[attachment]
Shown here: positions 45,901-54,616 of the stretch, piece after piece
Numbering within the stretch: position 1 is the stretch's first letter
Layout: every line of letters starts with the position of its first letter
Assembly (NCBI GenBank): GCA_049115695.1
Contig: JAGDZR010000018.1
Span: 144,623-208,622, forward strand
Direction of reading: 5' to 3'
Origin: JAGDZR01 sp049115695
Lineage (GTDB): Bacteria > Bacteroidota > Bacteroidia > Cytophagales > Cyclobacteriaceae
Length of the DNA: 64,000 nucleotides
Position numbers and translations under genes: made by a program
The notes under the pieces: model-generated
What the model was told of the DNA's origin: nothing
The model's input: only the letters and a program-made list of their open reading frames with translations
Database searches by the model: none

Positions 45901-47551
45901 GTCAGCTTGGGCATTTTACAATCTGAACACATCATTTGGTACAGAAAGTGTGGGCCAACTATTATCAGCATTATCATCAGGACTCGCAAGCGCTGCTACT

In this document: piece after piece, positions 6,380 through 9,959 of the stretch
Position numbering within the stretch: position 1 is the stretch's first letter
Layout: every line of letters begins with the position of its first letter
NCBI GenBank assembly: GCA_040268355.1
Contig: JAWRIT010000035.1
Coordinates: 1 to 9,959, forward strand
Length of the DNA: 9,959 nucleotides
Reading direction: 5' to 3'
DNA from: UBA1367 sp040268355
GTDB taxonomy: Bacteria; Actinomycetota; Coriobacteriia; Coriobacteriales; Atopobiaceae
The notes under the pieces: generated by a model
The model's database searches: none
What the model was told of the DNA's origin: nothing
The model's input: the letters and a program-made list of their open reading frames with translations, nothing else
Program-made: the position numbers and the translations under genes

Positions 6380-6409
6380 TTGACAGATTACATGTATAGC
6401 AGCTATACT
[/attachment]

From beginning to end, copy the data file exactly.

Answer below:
Shown here: positions 45,901-54,616 of the stretch, piece after piece
Numbering within the stretch: position 1 is the stretch's first letter
Layout: every line of letters starts with the position of its first letter
Assembly (NCBI GenBank): GCA_049115695.1
Contig: JAGDZR010000018.1
Span: 144,623-208,622, forward strand
Direction of reading: 5' to 3'
Origin: JAGDZR01 sp049115695
Lineage (GTDB): Bacteria > Bacteroidota > Bacteroidia > Cytophagales > Cyclobacteriaceae
Length of the DNA: 64,000 nucleotides
Position numbers and translations under genes: made by a program
The notes under the pieces: model-generated
What the model was told of the DNA's origin: nothing
The model's input: only the letters and a program-made list of their open reading frames with translations
Database searches by the model: none

Positions 45901-47551
45901 GTCAGCTTGGGCATTTTACAATCTGAACACATCATTTGGTACAGAAAGTGTGGGCCAACTATTATCAGCATTATCATCAGGACTCGCAAGCGCTGCTACT

In this document: piece after piece, positions 6,380 through 9,959 of the stretch
Position numbering within the stretch: position 1 is the stretch's first letter
Layout: every line of letters begins with the position of its first letter
NCBI GenBank assembly: GCA_040268355.1
Contig: JAWRIT010000035.1
Coordinates: 1 to 9,959, forward strand
Length of the DNA: 9,959 nucleotides
Reading direction: 5' to 3'
DNA from: UBA1367 sp040268355
GTDB taxonomy: Bacteria; Actinomycetota; Coriobacteriia; Coriobacteriales; Atopobiaceae
The notes under the pieces: generated by a model
The model's database searches: none
What the model was told of the DNA's origin: nothing
The model's input: the letters and a program-made list of their open reading frames with translations, nothing else
Program-made: the position numbers and the translations under genes

Positions 6380-6409
6380 TTGACAGATTACATGTATAGC
6401 AGCTATACT